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Tuesday, July 16, 2013

Dan's Discs--42: The Jackie Robinson Story

Happy All-Star Game Tuesday!
Tonight is the 84th Mid-Summer Classic between the American and National Leagues.
It's also a perfect day for '42' on DVD because Jackie Robinson was a six time All-Star.

'42' is not a great film because it is only a small portion of an incredible story.
As you may know, Jackie Robinson was the first African-American to play Major League Baseball.
When he joined the Brooklyn Dodge in 1947 he changed the sport forever and for the better.
'42' is a nice attempt to showcase Robinson's journey into pro baseball, but the film is too polished.

We get the basic story of Robinson's baseball career and how Branch Rickey, the General Manger of the Dodgers, signed him because he knew Robinson could handle all of the horrors he would have to endure while trying to break the color barrier. We see the people and attitudes that Robinson had to deal with and it all plays out in the most obvious and cursory ways. It shiny, Hollywood mush, but I still think it would be a good film to show younger baseball fans because it (somewhat) delivers a message that they can understand.

However, being a lifelong fan of Mr. Robinson, I know that there is so much more to his story.
I would have loved to seen a full bio-pic that followed his high school days, his career at UCLA where he was a National Champion in Track and Field (also, his older brother was a silver medalist at the 1936 Olympics). In addition to track, Robinson played football, basketball and tennis. It was said that baseball was once his worst sport.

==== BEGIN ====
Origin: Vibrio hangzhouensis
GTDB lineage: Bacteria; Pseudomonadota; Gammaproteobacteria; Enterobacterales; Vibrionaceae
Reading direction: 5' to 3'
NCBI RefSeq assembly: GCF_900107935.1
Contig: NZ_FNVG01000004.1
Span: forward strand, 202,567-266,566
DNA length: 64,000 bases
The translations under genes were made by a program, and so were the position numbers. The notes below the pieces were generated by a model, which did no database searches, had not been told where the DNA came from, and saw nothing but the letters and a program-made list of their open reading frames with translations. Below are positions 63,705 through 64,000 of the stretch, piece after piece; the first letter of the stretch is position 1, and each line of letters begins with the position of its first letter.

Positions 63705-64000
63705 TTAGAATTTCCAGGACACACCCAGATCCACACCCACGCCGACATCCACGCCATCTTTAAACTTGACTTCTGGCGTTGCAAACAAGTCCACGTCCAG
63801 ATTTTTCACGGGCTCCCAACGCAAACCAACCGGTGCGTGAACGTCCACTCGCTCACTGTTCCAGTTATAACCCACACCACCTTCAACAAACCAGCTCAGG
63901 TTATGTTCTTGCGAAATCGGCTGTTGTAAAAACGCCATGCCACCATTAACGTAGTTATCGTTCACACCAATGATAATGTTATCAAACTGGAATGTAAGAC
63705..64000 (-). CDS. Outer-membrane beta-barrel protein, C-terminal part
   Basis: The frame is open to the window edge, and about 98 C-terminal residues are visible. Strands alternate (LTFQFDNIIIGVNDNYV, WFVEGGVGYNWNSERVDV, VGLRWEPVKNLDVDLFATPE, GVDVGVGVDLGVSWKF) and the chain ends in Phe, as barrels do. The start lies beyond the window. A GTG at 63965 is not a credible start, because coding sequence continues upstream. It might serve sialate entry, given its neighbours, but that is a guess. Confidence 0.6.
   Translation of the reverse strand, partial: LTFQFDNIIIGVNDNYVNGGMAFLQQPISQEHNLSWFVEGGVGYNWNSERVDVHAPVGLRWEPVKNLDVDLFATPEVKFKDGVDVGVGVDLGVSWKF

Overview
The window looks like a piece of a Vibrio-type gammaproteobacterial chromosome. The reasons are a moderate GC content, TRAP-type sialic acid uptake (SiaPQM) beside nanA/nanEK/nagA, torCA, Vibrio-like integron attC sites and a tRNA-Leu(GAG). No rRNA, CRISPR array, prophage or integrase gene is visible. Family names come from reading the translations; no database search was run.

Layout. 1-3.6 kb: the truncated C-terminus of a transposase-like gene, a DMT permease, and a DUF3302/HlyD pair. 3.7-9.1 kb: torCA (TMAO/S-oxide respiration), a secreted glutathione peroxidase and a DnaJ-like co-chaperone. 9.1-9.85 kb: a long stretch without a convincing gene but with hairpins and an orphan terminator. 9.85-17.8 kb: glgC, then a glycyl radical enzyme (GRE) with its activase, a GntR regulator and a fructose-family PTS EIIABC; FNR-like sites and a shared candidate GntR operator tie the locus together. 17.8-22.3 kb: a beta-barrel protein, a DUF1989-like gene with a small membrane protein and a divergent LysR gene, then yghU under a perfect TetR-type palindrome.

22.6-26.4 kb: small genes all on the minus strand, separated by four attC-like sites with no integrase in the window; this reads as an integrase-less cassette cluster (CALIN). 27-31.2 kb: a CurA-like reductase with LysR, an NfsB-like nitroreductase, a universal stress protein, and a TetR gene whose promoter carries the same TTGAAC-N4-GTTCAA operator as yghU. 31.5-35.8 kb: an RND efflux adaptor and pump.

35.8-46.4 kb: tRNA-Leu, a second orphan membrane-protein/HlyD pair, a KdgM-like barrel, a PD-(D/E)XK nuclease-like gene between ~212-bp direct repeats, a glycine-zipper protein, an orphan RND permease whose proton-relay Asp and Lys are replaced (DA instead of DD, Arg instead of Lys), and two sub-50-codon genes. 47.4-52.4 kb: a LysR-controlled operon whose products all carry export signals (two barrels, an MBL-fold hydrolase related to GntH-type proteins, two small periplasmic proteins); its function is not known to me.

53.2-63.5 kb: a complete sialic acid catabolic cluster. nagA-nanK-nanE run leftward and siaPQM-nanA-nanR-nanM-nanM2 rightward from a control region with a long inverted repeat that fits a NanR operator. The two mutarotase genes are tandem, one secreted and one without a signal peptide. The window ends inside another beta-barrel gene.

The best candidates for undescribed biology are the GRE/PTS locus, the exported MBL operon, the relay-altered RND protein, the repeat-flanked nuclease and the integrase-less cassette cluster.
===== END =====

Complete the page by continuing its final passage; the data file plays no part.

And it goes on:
Then his military service, which was another forum in which Robinson affected change. While in the Army, he and other black applicants were basically denied entry in the Officer Training School because of their race. Boxing legend Joe Louis aided Robinson in his protests and eventually Robinson completed the school. 

In his post baseball career, Robinson remained a champion of the civil rights movement and was a fierce advocate for the hiring of black managers and coaches in baseball. Also while he was still in the majors, he played himself in a bio-pic 'The Jackie Robinson Story' (full film below). I've actually seen this a few times and it's pretty good. It's also awesome that he played himself in a real movie. Could you imagine if that happened today? If they made 'The LeBron Story' starring LeBron James? The internet would explode.

'42' gives us the CliffsNotes version of his first year in baseball, but missed out on an opportunity to tell the life story of an American hero. Jackie Robinson was much more than the man who broke baseball's color barrier, but the film is sadly limited to that event. However, it still packs an emotional punch and can introduce people to a truly important man. 

Now, let's go American League!

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